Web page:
A lot of love for a little mini
Summary: I contemplate the end of the iPad mini and what that means for me as someone who uses it for both consumption and writing.
In the last couple of days there’s been several rumours circulating that Apple is preparing to kill off the iPad mini. It was also discussed on ATP, one of my favourite tech podcasts. The reasoning is based on the device’s lack of recent updates, its price compared to the recently introduced iPad and because of speculation that its sales have declined.
As a user of an iPad mini 2, I’ll be disappointed if this happens.
The mini had an interesting beginning. It was Apple’s hasty response to the then surge in popularity of the 7–8 inch Android tablet market fuelled in part by the popularity of the Kindle, Google Nexus 7 and similar offerings from Samsung. This was a few years before the dominance of phablet phones.
I myself was drawn to this class of tablet because of my daily commute–often requiring me to stand in Melbourne’s overcrowded trains. I bought the original Nexus 7, which on paper was better than the original iPad mini but Android never lived up to it’s promise as a tablet OS.
A couple years later, when one of my kids cracked the screen of the Nexus, I bought an iPad mini 2. The mini 2 was a significant upgrade over the original mini. It was essentially a shrunken down iPad Air, replacing what was previously an iPad 2 in an 8 inch shell. iOS was much better for tablet apps and I had in the back of my mind that Scrivener would one-day climb out of development hell and let me write on the thing.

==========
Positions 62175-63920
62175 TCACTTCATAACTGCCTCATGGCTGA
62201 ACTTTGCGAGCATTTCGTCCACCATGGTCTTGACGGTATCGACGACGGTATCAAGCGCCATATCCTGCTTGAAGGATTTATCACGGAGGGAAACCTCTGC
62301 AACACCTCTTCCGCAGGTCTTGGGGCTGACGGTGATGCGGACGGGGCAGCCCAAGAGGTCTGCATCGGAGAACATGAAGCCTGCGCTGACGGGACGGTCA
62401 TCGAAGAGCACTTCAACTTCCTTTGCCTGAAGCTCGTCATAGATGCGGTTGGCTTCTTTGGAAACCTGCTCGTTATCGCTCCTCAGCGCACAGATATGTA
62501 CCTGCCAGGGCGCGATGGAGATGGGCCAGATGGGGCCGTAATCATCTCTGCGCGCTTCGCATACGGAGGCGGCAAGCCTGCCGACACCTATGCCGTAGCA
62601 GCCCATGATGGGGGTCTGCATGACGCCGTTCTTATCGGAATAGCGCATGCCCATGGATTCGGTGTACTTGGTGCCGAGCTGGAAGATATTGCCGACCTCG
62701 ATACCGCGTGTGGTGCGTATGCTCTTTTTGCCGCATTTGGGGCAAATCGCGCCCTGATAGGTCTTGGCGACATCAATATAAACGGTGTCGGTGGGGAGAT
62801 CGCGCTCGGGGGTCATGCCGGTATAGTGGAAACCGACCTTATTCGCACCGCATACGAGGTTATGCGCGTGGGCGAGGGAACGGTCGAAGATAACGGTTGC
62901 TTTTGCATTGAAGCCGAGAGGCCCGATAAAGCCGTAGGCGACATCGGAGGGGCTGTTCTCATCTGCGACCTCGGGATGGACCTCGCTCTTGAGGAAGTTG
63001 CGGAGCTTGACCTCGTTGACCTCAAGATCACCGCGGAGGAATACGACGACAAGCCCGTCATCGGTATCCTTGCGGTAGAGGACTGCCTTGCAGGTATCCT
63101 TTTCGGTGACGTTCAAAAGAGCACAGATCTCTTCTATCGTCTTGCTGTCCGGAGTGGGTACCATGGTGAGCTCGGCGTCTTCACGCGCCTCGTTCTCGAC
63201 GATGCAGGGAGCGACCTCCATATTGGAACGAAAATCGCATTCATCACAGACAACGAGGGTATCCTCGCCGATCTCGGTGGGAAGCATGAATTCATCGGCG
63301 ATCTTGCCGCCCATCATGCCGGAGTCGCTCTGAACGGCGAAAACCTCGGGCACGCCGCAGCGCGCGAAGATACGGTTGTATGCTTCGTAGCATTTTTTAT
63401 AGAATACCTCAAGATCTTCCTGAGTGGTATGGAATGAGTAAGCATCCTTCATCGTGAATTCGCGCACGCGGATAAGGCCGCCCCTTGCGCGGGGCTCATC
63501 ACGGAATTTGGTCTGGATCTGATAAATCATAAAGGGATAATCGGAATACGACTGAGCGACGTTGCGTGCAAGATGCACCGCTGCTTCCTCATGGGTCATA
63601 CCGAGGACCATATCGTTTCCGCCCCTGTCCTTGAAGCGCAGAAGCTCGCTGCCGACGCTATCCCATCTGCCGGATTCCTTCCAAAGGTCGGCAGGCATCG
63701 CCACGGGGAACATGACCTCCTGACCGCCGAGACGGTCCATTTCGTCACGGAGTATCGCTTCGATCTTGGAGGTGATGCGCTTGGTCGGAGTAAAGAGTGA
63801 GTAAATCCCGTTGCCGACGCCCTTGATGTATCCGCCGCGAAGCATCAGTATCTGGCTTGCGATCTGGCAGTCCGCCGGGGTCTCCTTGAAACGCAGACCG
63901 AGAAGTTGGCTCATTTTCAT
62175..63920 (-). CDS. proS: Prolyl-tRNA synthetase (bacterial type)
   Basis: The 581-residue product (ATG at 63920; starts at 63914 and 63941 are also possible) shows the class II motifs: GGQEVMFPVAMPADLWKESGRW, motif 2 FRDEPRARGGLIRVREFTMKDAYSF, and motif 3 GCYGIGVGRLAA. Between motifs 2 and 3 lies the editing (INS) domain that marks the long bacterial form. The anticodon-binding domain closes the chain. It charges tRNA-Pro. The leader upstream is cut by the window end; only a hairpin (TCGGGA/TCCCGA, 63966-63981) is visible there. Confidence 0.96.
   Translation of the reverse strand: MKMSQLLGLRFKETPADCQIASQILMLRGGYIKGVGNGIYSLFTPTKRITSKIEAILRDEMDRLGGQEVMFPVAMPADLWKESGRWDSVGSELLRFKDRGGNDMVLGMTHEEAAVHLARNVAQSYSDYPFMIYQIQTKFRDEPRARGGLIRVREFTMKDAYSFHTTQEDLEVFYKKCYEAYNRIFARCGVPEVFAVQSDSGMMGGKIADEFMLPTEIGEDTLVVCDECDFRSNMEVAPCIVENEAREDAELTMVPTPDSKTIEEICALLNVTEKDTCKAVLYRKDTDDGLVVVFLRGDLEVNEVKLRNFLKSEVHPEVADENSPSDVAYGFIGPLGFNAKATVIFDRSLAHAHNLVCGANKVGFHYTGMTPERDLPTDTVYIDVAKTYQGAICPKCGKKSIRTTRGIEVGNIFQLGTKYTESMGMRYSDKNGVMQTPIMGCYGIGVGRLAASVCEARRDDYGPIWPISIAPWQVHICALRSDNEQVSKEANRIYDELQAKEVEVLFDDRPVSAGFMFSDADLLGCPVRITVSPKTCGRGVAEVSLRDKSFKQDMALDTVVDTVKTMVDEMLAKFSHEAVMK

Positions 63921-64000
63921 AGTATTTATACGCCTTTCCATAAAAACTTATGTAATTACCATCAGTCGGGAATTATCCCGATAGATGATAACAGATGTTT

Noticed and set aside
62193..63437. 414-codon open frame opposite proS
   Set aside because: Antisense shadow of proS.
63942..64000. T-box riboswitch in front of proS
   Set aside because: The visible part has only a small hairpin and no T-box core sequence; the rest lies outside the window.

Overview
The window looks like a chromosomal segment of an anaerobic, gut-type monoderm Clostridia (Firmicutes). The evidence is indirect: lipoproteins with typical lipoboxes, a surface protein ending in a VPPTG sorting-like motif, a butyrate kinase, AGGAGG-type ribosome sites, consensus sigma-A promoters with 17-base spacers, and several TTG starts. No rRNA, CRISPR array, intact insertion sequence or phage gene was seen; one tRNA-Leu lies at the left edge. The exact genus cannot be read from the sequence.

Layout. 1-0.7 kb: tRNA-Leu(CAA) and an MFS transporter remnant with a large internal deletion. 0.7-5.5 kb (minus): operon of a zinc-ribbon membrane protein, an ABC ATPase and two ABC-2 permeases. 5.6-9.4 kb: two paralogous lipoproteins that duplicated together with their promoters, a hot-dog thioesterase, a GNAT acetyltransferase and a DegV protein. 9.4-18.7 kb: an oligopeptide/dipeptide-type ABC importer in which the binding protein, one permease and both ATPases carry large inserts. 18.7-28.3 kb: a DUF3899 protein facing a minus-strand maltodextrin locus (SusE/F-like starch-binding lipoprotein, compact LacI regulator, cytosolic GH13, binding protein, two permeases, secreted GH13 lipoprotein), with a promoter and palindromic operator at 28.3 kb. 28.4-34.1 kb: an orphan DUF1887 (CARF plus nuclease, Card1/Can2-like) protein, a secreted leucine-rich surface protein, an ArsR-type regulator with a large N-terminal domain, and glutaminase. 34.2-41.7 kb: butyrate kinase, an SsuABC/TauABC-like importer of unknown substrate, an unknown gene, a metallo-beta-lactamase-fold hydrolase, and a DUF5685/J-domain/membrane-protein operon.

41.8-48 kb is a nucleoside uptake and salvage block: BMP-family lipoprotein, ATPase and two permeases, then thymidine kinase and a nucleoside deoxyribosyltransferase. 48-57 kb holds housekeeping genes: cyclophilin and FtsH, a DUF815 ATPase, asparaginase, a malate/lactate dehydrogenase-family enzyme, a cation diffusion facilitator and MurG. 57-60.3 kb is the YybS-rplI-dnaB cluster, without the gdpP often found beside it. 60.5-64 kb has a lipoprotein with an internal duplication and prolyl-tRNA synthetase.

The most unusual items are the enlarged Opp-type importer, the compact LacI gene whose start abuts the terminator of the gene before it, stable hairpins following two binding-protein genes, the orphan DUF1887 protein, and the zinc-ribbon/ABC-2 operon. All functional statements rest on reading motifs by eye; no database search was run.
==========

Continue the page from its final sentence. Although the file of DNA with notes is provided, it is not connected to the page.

I immediately fell in love with it. It is perfect for my commute; I can easily store it in a jacket pocket and use it standing up with one hand. The retina resolution makes it great for reading (though the non-laminated display is not as good as my wife’s iPad Air 2). It became my go-to device for reading, YouTube, browsing and email. Moreover, I quickly adopted iOS as a productivity platform thanks to Apple Notes, Editorial, Pythonista and Terminus. When Scrivener for iOS came out, it easily met my expectations and hastened my abandonment of Linux on the desktop and my return to the Apple fold.
Needless to say my love for the iPad mini puts me in an awkward position because I’ve it seems that I backed the horse in that came last. When the mini 4 was released, I held out because the mini 2 was still performing well and I was hoping Apple would release a mini 5 with an A9 processor. That never happened and looks like it won’t. Instead, Apple dropped all but the 128GB iPad mini 4, which now retails for just $20AUD cheaper than 128GB version of the new 9.7 iPad.
Meanwhile updates to iOS have slowed the performance of my mini 2 for some tasks. I would like more storage and I’d definitely appreciate a better display with less reflection and less parallax.
So what are those of us who prefer the form-factor of the mini line to do?